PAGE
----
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Assam Catkin Yew

Amentotaxus assamica


The Assam Catkin Yew is a rare and enigmatic conifer native to the lush, forested regions of Northeast India. This understory tree thrives in the shaded and moist environments of subtropical forests, often found along stream banks and in ravines. It is distinguished by its unique catkin-like cones, from which it derives its name.

The Assam Catkin Yew, while a robust species, is vulnerable due to its restricted geographical distribution and specific ecological requirements. Its rarity and unique habitat preferences make it susceptible to environmental pressures. The tree’s parts, particularly its seeds and foliage, are valued for potential medicinal properties, though less is known compared to more extensively studied relatives like the Maire’s Yew. This interest, although not yet leading to widespread exploitation, underscores the need to monitor its populations carefully.

*Amentotaxus assamica* belongs to the small genus Amentotaxus, known for its ornamental and pharmacological potential. Despite its ecological and potential medicinal importance, the Assam Catkin Yew faces significant threats from deforestation and logging for agricultural development. These activities degrade its natural habitats, reducing its already limited numbers.

Conservation measures are crucial for the survival of the Assam Catkin Yew. It is currently listed as Endangered on the IUCN Red List, highlighting severe population decreases and the necessity for immediate conservation action. Protecting this species involves legal enforcement against unauthorized logging, habitat restoration, and the establishment of botanical gardens and nurseries to cultivate and reintroduce this yew into its native environments, thus aiding in population recovery and genetic diversity preservation.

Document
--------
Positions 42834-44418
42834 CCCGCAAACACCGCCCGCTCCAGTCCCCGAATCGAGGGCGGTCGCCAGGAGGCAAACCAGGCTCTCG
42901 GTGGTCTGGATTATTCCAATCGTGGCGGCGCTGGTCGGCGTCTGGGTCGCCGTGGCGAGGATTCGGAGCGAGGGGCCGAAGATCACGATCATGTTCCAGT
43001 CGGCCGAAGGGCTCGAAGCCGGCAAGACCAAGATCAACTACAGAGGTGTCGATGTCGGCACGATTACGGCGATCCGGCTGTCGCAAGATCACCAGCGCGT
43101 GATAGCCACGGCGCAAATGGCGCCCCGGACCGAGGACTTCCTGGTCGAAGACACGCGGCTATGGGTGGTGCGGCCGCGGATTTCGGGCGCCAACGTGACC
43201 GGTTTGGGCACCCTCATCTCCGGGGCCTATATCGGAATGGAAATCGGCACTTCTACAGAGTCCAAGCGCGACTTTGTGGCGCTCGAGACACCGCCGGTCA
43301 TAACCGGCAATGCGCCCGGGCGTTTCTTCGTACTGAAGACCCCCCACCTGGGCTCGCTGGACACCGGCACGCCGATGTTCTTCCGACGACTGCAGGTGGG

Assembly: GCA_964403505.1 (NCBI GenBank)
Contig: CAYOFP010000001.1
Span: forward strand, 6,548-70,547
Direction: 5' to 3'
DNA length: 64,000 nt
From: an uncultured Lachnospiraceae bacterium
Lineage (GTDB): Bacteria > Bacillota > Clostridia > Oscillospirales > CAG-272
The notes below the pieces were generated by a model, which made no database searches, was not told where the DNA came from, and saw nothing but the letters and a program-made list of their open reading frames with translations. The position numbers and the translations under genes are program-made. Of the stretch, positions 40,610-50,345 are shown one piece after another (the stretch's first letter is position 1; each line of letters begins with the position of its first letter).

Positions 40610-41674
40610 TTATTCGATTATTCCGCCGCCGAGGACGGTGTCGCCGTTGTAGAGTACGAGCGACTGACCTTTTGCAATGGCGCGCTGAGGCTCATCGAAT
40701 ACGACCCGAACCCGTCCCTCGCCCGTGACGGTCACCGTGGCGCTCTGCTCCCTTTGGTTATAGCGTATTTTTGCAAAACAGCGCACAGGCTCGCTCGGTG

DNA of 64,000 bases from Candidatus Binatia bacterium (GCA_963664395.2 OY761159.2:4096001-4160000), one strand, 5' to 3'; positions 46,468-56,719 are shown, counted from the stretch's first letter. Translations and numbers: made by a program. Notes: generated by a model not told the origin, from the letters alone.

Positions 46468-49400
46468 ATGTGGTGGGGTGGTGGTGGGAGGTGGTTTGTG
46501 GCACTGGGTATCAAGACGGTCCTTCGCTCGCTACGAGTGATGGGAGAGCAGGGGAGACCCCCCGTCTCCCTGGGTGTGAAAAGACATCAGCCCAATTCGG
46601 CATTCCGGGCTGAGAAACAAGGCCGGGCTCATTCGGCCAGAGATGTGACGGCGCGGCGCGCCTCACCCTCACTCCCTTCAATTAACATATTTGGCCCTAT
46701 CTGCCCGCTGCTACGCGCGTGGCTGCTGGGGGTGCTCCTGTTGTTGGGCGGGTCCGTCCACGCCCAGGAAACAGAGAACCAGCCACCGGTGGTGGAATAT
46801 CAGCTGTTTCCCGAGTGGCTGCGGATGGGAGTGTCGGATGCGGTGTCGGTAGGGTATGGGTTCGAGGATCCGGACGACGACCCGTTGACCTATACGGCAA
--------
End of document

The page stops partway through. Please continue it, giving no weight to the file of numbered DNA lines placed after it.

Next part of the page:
• Order: Pinales
  • Family: Taxaceae
  • Trend: decreasing
  • Size: 10-15m (?)

EDGE Score

EDGE Score: 2.57 (?)
ED Score: 5.28 (?)
GE / IUCN Red List (?)
Not Evaluated Data Deficient Least Concern Near Threatened Vulnerable Endangered Critically Endangered Extinct in the Wild Extinct


The Assam Catkin Yew is found in a limited and specific region in Northeast India, primarily in the state of Assam. Isolated populations potentially extend into adjoining areas of Arunachal Pradesh and Nagaland. This species is native to the subtropical forests that characterise this region, flourishing in the humid, mossy environments typical of these areas.

Habitat and Ecology

The Assam Catkin Yew flourishes in the humid, subtropical forests of Northeast India, mainly thriving in shaded and moist conditions along stream banks and in deep ravines. It is commonly found at elevations between 500 and 2,000 meters, where it prefers acidic, organic-rich, well-drained soils. The tree’s ability to adapt to the understory environment allows it to maximize the limited light available beneath the dense forest canopy.

Ecologically, the Assam Catkin Yew is an important species within its habitat. As a coniferous evergreen, it contributes significantly to the biodiversity and structural diversity of the forests. Its seeds, enclosed in distinctive fleshy arils, are a crucial food source for various local bird species, facilitating effective seed dispersal. The thick foliage provides shelter and nesting sites for numerous bird species and habitat for small mammals and insects.

Regarding reproduction, the Assam Catkin Yew is dioecious, meaning it has distinct male and female trees. The reproductive cycle involves the female trees producing the characteristic catkin-like cones that carry the seeds. These cones, less conspicuous than the bright berries of many other yews, highlight a unique aspect of its biology and contribute to its name.

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Genius Teron

  • Project name: Strengthening conservation measures of Endangered Assam Catkin Yew in Arunachal Pradesh, India
  • Project site: Arunachal Pradesh, India
  • Active: 2022 - ongoing
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